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v1.09 preface
v1.09 cover
v01.09 contents


The Celtic Art Coracle Volume 1 Issue 9


The idea of "First People", such as applies to the Anasazi ancestors of the Hopis, can be compared with Irish traditions concerning the De Danaans. The legends suggest a colonization of Ireland by people of the Near-East, the Milesians, the Sea People, led by "Mil of the Ships". Presumeably the author of the Irish  tale  had heard of the  Phoenicians, whose capitol was Miletia.

Out of Miletia, aslo, sailed the ships of Tarshish which are thought to have colonized all along the southern Gulf Stream to Mexico, according to James Bailey, the author of Godmen and Titans, who suggests that many of the tales of culture bearers around the Atlantic rim may relate to Bronze age prospectors seeking tin by secret routes. Knowledge of such a route may have originated the legend of Atlantis.  Plato's directions  tell how to get to Atlantis: go out through the gates of Gibraltar, turn left, straight down the coast of Africa a couple of days, turn right a couple of miles, and you hit "the river with no banks" upon which you can pull up you oars, or roll up your sails, and the current will take you to "Atlantis" in a couple of weeks. The scene that greets the eyes when you get to Atlantis, as described by Plato, could well be a description of a Middle- American metropolis modeled on an Egyptian plan.

If such routes were indeed travelled in the Bronze age, this might explain some tantalising correspondences between traditions on both sides of the Atlantic: Quetzlcoatl, the Plumed Serpent, was also known as Kukulcan. This name, as James Bailey pointed out sounds tantalizingy  like the name of the Ulster hero, Cuchulain. Another Ulster tale concerns the son of Finn MacCool, Oisin, who was taken away to the Land in the Remote West, where he stayed 300 years. After this time, he pined for home and returned. A similar tale is told of Kukulcan, that he came from the land of in the east, across the ocean, by way of stepping stones, stayed for 300 years, and went home, to attend to a crisis in his native land.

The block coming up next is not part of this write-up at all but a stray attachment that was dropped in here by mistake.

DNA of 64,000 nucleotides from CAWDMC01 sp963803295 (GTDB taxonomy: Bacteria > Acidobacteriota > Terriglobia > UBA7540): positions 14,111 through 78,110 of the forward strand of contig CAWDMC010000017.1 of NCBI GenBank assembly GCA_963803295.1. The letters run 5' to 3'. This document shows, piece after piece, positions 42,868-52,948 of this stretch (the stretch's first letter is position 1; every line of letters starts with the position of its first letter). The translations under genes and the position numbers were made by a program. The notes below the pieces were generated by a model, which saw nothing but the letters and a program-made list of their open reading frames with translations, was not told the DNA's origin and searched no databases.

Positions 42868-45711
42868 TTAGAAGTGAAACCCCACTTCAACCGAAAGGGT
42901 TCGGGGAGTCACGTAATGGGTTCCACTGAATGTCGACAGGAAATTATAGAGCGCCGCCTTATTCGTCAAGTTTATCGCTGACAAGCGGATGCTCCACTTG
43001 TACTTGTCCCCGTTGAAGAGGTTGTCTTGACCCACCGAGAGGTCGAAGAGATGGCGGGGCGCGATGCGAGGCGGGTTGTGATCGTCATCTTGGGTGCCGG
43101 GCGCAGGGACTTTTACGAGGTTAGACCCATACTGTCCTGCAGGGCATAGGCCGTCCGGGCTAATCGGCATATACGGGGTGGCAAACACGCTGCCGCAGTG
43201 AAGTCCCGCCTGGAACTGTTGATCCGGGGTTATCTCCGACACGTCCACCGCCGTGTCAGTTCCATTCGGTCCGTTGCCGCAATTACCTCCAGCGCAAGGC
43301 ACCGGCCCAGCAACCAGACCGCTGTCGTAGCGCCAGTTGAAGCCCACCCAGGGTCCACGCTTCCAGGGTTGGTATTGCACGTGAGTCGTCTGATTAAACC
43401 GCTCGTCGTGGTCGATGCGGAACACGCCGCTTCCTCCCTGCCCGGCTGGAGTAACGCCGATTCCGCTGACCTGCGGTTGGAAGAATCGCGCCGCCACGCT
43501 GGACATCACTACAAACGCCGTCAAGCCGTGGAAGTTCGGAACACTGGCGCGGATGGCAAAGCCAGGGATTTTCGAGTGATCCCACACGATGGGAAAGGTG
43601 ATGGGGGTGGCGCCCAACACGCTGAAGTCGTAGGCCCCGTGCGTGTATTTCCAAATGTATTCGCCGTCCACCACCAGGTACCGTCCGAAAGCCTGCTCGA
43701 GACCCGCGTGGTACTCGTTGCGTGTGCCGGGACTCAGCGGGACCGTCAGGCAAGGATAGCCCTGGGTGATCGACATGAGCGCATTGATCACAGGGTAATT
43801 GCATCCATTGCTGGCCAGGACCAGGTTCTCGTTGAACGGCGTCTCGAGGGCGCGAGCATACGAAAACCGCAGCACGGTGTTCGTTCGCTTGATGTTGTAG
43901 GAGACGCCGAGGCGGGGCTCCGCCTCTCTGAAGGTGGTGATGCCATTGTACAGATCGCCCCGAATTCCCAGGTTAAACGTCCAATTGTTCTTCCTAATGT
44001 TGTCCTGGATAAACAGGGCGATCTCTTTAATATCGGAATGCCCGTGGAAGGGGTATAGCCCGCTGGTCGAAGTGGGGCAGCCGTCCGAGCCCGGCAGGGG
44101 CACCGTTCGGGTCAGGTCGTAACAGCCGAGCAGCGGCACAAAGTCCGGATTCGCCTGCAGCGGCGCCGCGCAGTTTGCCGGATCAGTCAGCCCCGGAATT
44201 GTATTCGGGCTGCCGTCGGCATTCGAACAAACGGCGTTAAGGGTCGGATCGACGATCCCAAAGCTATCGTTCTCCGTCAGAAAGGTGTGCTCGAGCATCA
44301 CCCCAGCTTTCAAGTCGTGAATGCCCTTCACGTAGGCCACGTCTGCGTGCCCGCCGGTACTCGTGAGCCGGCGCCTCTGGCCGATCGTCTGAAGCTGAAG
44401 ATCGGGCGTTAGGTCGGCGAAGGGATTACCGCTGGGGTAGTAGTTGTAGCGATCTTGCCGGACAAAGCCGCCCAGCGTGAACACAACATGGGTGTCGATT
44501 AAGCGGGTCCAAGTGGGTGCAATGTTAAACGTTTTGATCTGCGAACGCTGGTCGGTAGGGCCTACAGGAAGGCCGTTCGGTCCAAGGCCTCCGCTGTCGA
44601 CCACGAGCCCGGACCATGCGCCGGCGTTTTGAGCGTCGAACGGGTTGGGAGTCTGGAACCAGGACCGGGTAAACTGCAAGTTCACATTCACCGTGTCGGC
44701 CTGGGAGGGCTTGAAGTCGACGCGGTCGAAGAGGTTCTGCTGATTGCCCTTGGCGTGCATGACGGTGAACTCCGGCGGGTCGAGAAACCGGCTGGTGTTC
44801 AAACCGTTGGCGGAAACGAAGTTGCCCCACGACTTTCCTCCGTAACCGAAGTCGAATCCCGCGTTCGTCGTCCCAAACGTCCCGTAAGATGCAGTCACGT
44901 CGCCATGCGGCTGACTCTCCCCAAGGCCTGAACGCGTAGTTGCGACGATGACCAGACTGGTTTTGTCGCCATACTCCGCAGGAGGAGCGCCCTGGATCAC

The tale of Kukulkan is from the Popul Vuh, sacred writings of the Zapotek culture.  Intriguingly, a carving in a temple there resembles very closely a similar design found in Celtic art, as for instance in the Book of Lindisfarne.


Art: copyright Aidan Meehan 1983

The Celtic Art Coracle Vol 1
Contents Coracle Press 1983
ISSN 0828-8321 
All Rights Reserved

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